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Mumford & Sons Banjoist Leaves Band To "Speak Freely" About Politics
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Mumford & Sons Banjoist Leaves Band To "Speak Freely" About Politics


LONDON (AP) — Winston Marshall, a founding member of folk-rock band Mumford & Sons, announced Thursday that he is leaving the band to "speak freely" about political issues.

Marshall left the band in March after sparking a social media firestorm by tweeting support for “Unmasked,” a book by right-wing writer-activist Andy Ngo that attacked far-left militant groups known as antifa.

Marshall was accused of endorsing the far right on social media, but he responded on Thursday that “nothing could be further from the truth; I condemn unequivocally all political extremism, whether of the Right or Left.”

Marshall, who plays guitar and banjo with the band, stated that his bandmates "invited me to continue with them," but he chose to leave so that he could "speak freely without them suffering the consequences."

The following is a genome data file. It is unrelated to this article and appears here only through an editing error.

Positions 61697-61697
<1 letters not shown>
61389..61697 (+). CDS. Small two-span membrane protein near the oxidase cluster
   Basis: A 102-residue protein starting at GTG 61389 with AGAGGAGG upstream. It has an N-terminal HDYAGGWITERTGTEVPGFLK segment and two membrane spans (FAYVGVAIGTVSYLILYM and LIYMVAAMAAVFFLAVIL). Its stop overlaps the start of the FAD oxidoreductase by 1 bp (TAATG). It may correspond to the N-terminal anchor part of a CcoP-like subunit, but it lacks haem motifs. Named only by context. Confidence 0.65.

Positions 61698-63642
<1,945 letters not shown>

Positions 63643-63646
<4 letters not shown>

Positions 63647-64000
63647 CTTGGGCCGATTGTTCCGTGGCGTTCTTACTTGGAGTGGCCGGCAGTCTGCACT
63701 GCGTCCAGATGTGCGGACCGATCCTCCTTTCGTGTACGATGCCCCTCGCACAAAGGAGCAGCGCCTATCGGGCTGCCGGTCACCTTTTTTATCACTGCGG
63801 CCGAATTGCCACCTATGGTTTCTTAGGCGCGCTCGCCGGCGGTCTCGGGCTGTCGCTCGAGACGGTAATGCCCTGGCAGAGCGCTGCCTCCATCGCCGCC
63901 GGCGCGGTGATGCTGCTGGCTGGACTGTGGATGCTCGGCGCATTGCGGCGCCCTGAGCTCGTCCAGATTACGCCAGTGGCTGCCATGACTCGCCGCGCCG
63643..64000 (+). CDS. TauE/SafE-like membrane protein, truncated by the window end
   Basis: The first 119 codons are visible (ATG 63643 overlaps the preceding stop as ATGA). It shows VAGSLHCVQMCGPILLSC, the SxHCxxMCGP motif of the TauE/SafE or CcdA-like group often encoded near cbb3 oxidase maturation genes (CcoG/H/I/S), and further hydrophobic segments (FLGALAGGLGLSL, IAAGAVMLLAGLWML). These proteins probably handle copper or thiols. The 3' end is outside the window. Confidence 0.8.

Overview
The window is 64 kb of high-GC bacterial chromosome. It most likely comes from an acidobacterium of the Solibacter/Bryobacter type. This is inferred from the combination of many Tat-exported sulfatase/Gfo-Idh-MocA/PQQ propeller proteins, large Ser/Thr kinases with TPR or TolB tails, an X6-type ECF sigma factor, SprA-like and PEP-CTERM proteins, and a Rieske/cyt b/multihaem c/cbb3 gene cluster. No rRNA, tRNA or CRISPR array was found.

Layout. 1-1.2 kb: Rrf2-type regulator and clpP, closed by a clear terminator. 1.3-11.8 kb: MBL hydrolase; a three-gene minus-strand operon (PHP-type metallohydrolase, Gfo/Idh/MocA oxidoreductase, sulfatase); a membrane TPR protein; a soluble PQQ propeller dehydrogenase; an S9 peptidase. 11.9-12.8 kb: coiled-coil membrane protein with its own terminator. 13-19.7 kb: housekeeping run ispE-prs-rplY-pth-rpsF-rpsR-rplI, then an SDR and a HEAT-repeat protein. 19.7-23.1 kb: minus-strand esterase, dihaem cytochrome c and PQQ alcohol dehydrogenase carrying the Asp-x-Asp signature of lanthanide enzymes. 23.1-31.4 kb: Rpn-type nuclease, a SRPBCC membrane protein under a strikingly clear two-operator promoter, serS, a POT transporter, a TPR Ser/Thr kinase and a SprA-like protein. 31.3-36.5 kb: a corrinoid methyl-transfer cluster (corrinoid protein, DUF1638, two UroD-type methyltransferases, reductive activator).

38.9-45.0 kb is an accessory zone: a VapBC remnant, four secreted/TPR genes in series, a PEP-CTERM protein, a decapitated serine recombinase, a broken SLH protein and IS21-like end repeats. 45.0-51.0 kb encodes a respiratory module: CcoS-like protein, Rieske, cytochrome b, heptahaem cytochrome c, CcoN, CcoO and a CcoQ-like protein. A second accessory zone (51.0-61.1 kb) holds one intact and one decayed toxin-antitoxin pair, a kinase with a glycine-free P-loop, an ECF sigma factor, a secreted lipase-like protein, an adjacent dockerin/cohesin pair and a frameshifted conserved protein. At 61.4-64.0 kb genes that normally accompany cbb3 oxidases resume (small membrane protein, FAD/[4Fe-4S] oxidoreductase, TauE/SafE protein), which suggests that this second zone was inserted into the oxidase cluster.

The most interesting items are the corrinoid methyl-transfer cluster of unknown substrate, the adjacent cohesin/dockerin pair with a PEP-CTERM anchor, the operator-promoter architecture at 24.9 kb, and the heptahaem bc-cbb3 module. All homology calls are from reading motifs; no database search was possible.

Marshall stated, "as long as I am a member of the band, speaking my mind on the evils of political extremism could cause them trouble, which my loyalty and love for them cannot allow."

Marshall stated that he intends to pursue new creative endeavors, as well as "speak and write on a variety of issues."

Marshall co-founded Hong Kong Link Up earlier this year, a charity that works to integrate Hong Kongers who have moved to the United Kingdom due to rising political repression in the semi-autonomous Chinese city state.

Mumford & Sons, who formed in London in 2007, have had enormous success with their jangly folk-rock sound, winning the Grammy for album of the year for their 2012 release "Babel."

“We wish you all the best for the future, Win, and we love you man,” the band’s other three members — Marcus Mumford, Ben Lovett, and Ted Dwane — wrote on Instagram in response to the news.

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